As researchers we tend to emphasise the technical detail concerning the threats we deal with in the labs on a day to day basis – which is often what interests us most – and pay less attention to the more abstract issues that are of more immediate concern to a non-technical audience. Clearly, some articles, like my colleague Aleksandr Matrosov's excellent analysis of changes to the ZeroAccess rootkit family, are intended for an audience with a high level of technical understanding, to share technical information and stimulate informed discussion, whereas others have a more general, educational purpose. For a technical analysis, we usually have to assume that our readers have a good understanding of the underlying technologies and terminology: otherwise, we'd have to go into detailed considerations of basic principles that would have technical readers such as other researchers drumming their fingers irritably while we go over old ground.
Sometimes, though, even a highly technical article has serious implications for people who aren't likely to read such an article. For example, while many ThreatBlog readers probably weren't too interested in the finer points of Aleksandr's earlier article on CVE2012-1889: MSXML use-after-free vulnerability, that article makes the point very firmly in its first paragraph that the problem described is already being exploited out there in the wild: the reader didn't have to understand the underlying technology to appreciate the need to install the ‘Fix it’ patch on systems where the affected software was installed (see Microsoft Security Advisory 2719615). My colleague at Securing Our eCity, Liz Fraumann, sometimes refers to this in terms of "what does this mean for the end user?"
In the case of ZeroAccess, after a little discussion between Stephen Cobb, Aleks and myself, we thought that it might be useful to expand on the way in which ZeroAccess earns a dishonest crust for the criminals behind it. LIke many other malware families, ZeroAccess (or Sirefef) sells itself to its partners or affiliates on the strength of the way in which it substitutes its own choices for the results of popular search engines–a form of click fraud.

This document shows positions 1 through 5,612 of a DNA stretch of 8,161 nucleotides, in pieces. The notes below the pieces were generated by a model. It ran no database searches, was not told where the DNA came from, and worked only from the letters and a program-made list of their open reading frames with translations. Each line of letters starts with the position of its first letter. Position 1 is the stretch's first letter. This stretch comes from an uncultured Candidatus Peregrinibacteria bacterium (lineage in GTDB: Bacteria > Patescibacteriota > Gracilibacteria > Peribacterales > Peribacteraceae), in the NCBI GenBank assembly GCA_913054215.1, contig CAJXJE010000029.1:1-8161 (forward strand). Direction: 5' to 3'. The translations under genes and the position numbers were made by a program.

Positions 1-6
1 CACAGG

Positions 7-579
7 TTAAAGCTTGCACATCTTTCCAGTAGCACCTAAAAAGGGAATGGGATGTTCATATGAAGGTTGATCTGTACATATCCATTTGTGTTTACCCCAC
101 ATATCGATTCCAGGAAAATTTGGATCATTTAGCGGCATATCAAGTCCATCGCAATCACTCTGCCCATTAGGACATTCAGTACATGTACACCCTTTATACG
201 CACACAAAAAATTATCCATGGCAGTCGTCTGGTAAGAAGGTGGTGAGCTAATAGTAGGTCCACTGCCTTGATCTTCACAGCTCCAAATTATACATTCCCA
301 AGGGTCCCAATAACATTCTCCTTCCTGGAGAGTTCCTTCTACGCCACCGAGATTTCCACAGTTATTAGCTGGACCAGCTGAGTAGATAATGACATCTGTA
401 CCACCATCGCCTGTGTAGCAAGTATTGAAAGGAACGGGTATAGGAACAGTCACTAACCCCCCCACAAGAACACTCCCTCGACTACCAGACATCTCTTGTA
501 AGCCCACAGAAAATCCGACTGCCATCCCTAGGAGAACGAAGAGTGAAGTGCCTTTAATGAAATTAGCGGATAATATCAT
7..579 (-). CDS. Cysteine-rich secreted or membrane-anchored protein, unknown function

ZeroAccess uses a P2P (Peer-to-Peer) network protocol for communicating with the C&C (Command and Control server) used by the gang to exploit infected machines by giving instructions to the local malware that allows it to generate illicit income. This income is generated by a 'clicker module' that implements a number of malicious techniques:
The C&C not only issues commands, but also updates payload modules (what the malware actually does) and lists of malicious URL's in the form of an XML-based configuration file. Aleks points out that the TDL3/TDL4 rootkit/bootkit family is also capable of implementing clickjacking and changes in search results, while Stephen observes that monetizing malware via fake search results is essentially what DNSchanger was doing, albeit by a different process.
Absorbing though the mechanical detail can be, we shouldn't lose sight of the fact that complex malware is created for a reason – i.e. profit – and the way in which a rootkit or bootkit can provide persistent infection (that is, infection over an extended period that survives rebooting) provides a substantial profit for the criminals behind the bot. When it's installed, they make a percentage of the profit on every click or redirection. Continued and aggressive distribution of ZeroAccess through driveby downloads (where just landing on a malicious URL can result in infection without any action on the part of the victim), offers of fake software downloads and so on, mean that their revenue stream isn't showing signs of drying up for a while yet.
David Harley CITP FBCS CISSP
ESET Senior Research Fellow
Author David Harley, ESET